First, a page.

Journalism From South Asia
Female Contraception: India’s Lethal Method
Misogyny forces women to use permanent contraception under extremely unhygienic conditions, while male contraception can be cheaper and safer. With a doctor performing more than a surgery a minute, this story talks about the death of several women in
New Laws That Kill The Forests
The Narendra Modi government\’s latest law on coal mining pronounces death sentence to dense forests of central India. This is a story of resistance against the laws and big companies that want a foothold in the mineral-rich region.
The men who blame women for rape
A drive through rural Haryana where more than a dozen rapes were reported in a day. The men of the local governing bodies who order rapes as punishment, justify their stand.
Where Prostitution is A Tradition
Natpurwa is a village where women have been forced into prostitution for centuries. Instead of trying to curb it, authoriries and police add to the meAnd one of them is determined to help the others break free.
This website is a peek into the perspective I have about the world and its complexities. As a journalist, I focus on Human Rights issues and politics in India. But, have also worked on gender, religion and international affairs. As I child I was fascinated with television. My oldest memory of television is that of the title music of Doordarshan News, India’s Public Broadcaster. It was, at that time, the only TV station in the country. Growing up in a conservative Hindu family, what we watched on TV, was dictated by the head of the family – then, my grandfather. So, I watched a lot of bland, single-framed, classical music shows, health shows and farmer education shows. Despite the uninteresting choice of programming, the magic of television did not elude me. Then came cable television, which gave an interesting twist to the tale of Indian democracy. I got hooked to it, just as the rest of my generation did. It was our window to the world, I suspect, that is what got me interested in news and current affairs. I watched ‘The World This Week‘ and ‘Surabhi‘, tirelessly. Television, to me, became a medium to tell interesting stories. Whether they are about chickens or cars, about people or politics. However, even though, the age of television seems to fade, the power of video storytelling is strengthening. Here is a peek into my first documentary on the Rationalist movement in India. At the age of 18, I went on to study journalism in Lady Shri Ram College, New Delhi and worked with New Delhi Television as an Output Editor after graduation. Three years later, I was offered a Fulbright grant to study Broadcast Journalism at the Graduate School of Journalism, Columbia University in New York. In March 2015, I was a Chevening Scholar at the University of Westminster. Apart from producing multimedia content, I also write regularly for The New York Times, Al Jazeera America, Scroll.in, Dawn, The Express Tribune, South China Morning Post, The Hindu and The Christian Science Monitor. In the past four years, I have reported from eight countries across the world and 18 states in India. Travelling is my only religion. I love to swim in cold lakes in the country. Music intoxicates me more than any alcohol. The only campaign I support and advocate is ‘Free Hugs’.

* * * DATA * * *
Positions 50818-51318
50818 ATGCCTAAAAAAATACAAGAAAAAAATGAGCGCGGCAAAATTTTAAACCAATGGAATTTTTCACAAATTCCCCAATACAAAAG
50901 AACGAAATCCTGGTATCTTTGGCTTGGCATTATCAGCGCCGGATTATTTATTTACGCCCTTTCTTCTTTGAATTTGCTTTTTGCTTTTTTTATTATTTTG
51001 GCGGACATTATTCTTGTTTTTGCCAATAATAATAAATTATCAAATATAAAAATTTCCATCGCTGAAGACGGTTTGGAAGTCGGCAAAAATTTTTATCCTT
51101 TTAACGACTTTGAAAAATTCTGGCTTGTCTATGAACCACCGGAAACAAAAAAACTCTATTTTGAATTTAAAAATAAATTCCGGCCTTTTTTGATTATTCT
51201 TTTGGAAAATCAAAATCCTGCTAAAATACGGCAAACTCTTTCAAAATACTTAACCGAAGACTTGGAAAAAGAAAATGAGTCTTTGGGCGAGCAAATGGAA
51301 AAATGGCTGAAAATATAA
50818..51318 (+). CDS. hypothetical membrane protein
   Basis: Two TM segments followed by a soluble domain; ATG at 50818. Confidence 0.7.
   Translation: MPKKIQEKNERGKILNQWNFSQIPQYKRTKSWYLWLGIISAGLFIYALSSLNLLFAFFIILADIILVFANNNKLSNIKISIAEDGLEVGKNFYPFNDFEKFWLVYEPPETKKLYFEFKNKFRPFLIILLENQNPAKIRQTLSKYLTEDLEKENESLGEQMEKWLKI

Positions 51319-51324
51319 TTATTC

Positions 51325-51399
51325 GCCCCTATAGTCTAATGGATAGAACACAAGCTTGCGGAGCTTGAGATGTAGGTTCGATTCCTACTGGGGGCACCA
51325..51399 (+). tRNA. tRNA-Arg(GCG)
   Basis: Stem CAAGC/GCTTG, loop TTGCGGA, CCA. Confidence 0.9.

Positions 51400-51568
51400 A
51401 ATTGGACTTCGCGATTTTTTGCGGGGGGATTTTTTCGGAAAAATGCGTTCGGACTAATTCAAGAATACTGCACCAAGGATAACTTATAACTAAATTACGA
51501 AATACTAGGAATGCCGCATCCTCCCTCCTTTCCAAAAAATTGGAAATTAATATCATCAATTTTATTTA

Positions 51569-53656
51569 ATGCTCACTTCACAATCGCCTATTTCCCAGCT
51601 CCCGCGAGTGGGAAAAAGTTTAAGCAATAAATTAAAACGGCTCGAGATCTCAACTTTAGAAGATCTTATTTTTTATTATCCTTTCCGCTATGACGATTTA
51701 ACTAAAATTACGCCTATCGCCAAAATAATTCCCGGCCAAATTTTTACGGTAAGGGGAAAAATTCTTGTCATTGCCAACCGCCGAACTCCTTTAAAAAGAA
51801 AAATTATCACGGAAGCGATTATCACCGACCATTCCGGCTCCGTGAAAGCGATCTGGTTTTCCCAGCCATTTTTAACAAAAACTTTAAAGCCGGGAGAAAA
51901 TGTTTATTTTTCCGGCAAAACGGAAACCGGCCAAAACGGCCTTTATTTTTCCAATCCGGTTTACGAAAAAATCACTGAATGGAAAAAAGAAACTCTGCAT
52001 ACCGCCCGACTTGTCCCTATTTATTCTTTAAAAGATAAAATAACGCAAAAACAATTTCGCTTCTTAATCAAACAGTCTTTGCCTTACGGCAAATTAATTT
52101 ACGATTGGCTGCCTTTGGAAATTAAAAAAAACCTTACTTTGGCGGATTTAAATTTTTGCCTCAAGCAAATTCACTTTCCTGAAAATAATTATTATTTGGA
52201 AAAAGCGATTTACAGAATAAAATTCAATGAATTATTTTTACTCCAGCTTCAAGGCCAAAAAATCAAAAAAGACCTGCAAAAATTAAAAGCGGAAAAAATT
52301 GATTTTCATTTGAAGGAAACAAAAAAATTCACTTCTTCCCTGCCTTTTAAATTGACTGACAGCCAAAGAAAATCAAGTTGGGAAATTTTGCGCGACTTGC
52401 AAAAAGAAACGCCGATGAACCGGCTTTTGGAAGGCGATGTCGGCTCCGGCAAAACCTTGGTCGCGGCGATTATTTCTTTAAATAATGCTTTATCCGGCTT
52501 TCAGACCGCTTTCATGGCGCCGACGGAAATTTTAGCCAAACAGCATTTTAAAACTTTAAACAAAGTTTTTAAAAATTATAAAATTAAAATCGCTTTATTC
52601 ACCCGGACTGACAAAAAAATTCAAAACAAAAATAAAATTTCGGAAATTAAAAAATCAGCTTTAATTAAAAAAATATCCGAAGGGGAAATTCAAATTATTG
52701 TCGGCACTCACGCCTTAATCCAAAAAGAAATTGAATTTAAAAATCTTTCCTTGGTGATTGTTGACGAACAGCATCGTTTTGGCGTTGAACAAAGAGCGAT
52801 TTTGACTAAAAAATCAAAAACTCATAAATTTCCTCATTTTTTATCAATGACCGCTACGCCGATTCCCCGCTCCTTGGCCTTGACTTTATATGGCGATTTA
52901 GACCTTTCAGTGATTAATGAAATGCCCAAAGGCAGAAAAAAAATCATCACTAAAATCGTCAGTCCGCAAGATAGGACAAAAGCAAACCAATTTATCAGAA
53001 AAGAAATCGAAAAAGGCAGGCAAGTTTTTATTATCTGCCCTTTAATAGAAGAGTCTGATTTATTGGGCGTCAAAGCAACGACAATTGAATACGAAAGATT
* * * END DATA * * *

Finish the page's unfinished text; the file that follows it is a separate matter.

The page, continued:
Latest Blog Posts